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Classic Recordings
Robert Altman Week

Saturday
Apr282012

« In Which We Are Knocked Out Completely »

You can enjoy the Saturday fiction archive here at your own leisure.

Seventh

by ANDREW DAVIS

He woke with the faintest memory of a good time, the half-addled recollection of something pleasant in the ether. Beside the bed were two comely ovals, and when he scraped his fingernail against them not even the faintest trace lodged underneath. His sigh of relief that they were likely potent elongated his desire for the morning. Light was only beginning to drift through the curtains.

She said, "Do you think it's valid if I just ask her to tell me what happened?"

No glass of water was in evidence, so the first pill slipped dry down his throat, lodging briefly in the deep south of his esophagus before absorbing directly into his cerebrum.

She said, "I don't want it to remain a mystery. If I ask -" she had been wearing sandals (to bed?) and one of them dangled from the end of her foot - "later it will be obvious, so evident that's it's something I had been thinking about for awhile."

He turned to her and nodded and noticed a Sprite hovering on a guitar case. He did not know she played, but he should have known, really, so he did not want to say, but found himself saying, "You play the guitar?" He walked over to the Sprite and washed down the second pill with it. What kind of name was that, Sprite. If an object has the identical name as something else...there should ideally be a law, that no two things could have the same name.

She said, "My ex-boyfriend did. He gave me the case to keep my trombone in." She laughed, but he was not entirely sure if that was a joke or if she actually played the trombone. "She walked in when we were, you know. It was so awkward."

Her hair was bright blonde, sandy at the ends. It might have been intentional. The thought of the style as so calculatedly haphazard should have roused something in him, so he waited to feel it.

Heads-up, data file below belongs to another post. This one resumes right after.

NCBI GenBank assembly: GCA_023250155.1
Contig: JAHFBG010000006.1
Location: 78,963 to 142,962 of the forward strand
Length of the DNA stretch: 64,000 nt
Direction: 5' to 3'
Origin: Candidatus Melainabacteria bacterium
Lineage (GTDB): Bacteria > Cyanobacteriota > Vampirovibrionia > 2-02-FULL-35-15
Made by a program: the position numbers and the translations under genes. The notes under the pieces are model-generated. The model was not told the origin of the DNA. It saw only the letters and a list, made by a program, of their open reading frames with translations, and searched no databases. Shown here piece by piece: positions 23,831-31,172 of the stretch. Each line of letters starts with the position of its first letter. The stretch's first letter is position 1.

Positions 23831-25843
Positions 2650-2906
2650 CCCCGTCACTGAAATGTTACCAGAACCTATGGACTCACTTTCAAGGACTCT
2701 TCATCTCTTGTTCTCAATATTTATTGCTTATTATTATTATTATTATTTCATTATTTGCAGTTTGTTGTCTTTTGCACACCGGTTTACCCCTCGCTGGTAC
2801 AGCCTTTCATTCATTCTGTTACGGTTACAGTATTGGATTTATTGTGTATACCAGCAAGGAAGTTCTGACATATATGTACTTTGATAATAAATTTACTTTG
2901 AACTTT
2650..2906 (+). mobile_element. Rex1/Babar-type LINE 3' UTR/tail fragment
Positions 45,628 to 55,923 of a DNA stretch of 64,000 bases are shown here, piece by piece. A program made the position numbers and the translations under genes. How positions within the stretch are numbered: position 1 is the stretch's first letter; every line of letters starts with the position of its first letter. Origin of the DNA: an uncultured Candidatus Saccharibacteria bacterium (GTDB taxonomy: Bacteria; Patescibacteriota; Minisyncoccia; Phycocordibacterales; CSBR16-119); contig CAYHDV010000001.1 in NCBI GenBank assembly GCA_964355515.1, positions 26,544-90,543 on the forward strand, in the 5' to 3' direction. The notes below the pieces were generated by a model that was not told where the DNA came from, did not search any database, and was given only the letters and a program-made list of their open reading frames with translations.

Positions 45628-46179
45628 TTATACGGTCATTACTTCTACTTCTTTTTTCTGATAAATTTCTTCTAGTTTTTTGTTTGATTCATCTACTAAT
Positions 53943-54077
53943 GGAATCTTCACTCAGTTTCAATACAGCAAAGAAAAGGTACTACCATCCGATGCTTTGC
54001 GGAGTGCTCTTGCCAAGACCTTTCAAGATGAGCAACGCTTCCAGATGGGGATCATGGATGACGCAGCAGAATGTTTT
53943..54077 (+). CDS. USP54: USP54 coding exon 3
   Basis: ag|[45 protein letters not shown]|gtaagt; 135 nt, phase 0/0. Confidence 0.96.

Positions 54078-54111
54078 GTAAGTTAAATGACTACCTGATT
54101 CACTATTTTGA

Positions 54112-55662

She said, "She doesn't care for other people's feelings. She regards pity as a weakness. Not pity, empathy."

She said, "She'll be here any minute. You have to help me figure out what to say." She took the can from him and sipped on it, at first hesitantly, but then greedily. He felt he better understood why things were called what they were.

She said, "If I speak to her. On occasion I find myself talking to her as if she's a child. Not just any child that you might correct for eating something she shouldn't, or taking something that did not belong to her, but the way you might reprimand your own child for doing so."

He said, "I would never just give a kid sugar." She nodded sympathetically. He followed this up by saying, "The only way to raise one of them is in isolation. That way they have nothing at all to compare their lives to."

There was a commotion outside in the street, and while his attention was thus directed, she sat up in bed and wrapped her legs around his arm. He mock-pounced on her and tasted the leftover Sprite, shuddering inwardly. It was like sampling himself. Her limbs were hairer than he could have imagined.

She said, "She's never had a roommate before. I think people learn, given time. They can improve. She would have a chance."

He ran his tongue along her neck. There was the faint residual sweetness from the exertion of sleep, but it possessed no odor, no scent. If all secretions were voluntary, he would have sought no other, and truth be told, preferred it as a method of communication. There was no mistaking it. Then again, perhaps all her secretions were by choice, or simply guided by an external force beyond his capacity to understand.

In his head arose that light burning sensation, and then another, more intellectual pleasure at its recognition, knowing for sure he had not merely swallowed someone's leftover rejected vitamins.

She said, "I just hate when there are all these unsaid ghosts. Its drive me insane to know I have to hold back. I don't know if that's something I'm capable of."

"You've done it before," he said. She laughed lightly at first, and then giggles took over like a seizure. It was all he could do to keep her in his arms.

She said, "She's been seeing a therapist. When she first told me, I thought, great...well I didn't just think that, I told her that was wonderful. And she said I showed too much emotion in my reaction." He nodded. "Because this wasn't an eventuality to be happy about, is what she told me."